Campus & Community

This month in Harvard History

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  • Nov. 1, 1924 – The Harvard-Boston (Egyptian) Expedition begins excavation of the royal cemetery of King Cheops (Khufu) near the Great Pyramid and soon identifies the tombs of Prince Kawa’ab (Cheops’s eldest son), four other princes, Princess Meresankh II, and two pyramid priests. 
  • Nov. 6, 1928 – President A. Lawrence Lowell informs the Faculty of Arts and Sciences of Edward Harkness’s $3 million gift for an “Honor College,” the seed of the Harvard undergraduate House system. The Governing Boards respond so favorably that in several weeks, Harkness ups the gift to $10 million to create seven Houses – three to be built from scratch, four to be created from existing halls and necessary additions.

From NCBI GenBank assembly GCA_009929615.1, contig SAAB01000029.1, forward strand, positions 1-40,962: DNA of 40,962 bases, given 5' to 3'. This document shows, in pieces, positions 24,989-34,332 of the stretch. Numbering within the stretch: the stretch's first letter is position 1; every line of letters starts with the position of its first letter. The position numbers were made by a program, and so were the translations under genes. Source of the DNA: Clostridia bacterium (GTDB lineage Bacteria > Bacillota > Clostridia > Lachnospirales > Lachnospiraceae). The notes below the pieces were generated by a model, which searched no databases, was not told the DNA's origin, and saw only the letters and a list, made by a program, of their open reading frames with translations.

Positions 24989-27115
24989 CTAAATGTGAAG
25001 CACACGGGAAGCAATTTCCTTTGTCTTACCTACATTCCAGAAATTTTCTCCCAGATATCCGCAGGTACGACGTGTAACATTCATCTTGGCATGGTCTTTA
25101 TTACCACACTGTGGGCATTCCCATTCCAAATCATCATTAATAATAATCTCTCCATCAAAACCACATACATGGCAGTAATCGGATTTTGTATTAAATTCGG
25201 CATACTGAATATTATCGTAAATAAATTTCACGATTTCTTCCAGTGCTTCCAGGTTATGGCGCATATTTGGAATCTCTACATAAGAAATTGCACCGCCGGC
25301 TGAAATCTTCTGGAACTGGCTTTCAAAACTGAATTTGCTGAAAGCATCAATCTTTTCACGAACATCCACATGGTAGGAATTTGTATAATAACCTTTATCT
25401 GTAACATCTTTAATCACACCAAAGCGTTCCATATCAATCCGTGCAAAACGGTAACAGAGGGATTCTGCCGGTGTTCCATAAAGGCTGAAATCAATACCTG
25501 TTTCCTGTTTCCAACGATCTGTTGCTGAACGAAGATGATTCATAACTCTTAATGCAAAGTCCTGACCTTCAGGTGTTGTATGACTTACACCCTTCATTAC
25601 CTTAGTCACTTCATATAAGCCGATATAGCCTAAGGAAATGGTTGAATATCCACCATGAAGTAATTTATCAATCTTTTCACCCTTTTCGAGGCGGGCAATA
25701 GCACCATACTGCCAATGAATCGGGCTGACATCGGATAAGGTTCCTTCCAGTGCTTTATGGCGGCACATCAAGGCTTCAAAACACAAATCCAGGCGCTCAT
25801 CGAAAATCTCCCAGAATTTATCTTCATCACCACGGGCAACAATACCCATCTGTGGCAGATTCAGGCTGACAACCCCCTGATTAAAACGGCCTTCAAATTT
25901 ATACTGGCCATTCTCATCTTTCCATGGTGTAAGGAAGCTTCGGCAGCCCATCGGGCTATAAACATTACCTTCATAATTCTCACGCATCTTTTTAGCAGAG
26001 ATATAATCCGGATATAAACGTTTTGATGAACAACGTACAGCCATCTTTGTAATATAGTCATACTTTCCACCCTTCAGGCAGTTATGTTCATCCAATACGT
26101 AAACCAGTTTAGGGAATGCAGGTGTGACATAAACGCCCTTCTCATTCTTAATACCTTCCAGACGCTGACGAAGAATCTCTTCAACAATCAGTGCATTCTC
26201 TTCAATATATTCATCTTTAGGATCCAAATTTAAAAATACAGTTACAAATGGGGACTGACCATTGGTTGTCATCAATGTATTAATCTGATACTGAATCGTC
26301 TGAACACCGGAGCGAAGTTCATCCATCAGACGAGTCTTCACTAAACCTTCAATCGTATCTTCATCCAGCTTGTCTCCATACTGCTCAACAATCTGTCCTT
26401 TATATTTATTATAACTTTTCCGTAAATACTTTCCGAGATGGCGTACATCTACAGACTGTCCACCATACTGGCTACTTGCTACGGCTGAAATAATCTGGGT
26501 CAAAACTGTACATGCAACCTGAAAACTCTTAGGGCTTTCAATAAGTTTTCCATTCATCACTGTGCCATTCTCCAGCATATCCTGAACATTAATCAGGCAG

• Nov. 4, 1941 – Election Day. Proportional representation (“Plan E”) comes to Cambridge. Memorial Hall serves as a tabulation center for the 35,000 votes cast throughout the city. Eighty-three candidates vie for 9 seats on the Cambridge City Council. 
  • November 1942 – A new Cambridge city ordinance requires the registration of all bicycles. For a 25-cent fee, the registered cyclist receives an ID, a license plate (nuts and bolts included), and a registration certificate. Cambridge Police files in Central Square maintain four cross-reference cards on each bike. Starting in December, unregistered cyclists will be fined a maximum of $20. The regulation affects some 800 Harvard cyclists. – From the Harvard Historical Calendar, a database compiled by Marvin Hightower